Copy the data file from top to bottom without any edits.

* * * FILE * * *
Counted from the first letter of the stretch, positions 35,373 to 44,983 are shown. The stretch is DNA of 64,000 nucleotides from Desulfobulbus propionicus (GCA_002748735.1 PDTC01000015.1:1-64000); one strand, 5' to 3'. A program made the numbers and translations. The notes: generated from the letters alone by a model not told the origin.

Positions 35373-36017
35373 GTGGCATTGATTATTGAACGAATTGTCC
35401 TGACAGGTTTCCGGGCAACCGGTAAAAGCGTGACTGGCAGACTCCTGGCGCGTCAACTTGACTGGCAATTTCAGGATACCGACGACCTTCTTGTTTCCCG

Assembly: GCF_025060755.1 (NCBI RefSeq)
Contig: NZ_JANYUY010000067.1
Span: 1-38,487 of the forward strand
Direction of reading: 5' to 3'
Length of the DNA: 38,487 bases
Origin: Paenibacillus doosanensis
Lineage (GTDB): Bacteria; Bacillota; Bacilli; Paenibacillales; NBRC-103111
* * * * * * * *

Counted from the first letter of the stretch, positions 35,373 to 44,983 are shown. The stretch is DNA of 64,000 nucleotides from Desulfobulbus propionicus (GCA_002748735.1 PDTC01000015.1:1-64000); one strand, 5' to 3'. A program made the numbers and translations. The notes: generated from the letters alone by a model not told the origin.

Positions 35373-36017
35373 GTGGCATTGATTATTGAACGAATTGTCC
35401 TGACAGGTTTCCGGGCAACCGGTAAAAGCGTGACTGGCAGACTCCTGGCGCGTCAACTTGACTGGCAATTTCAGGATACCGACGACCTTCTTGTTTCCCG

Assembly: GCF_025060755.1 (NCBI RefSeq)
Contig: NZ_JANYUY010000067.1
Span: 1-38,487 of the forward strand
Direction of reading: 5' to 3'
Length of the DNA: 38,487 bases
Origin: Paenibacillus doosanensis
Lineage (GTDB): Bacteria; Bacillota; Bacilli; Paenibacillales; NBRC-103111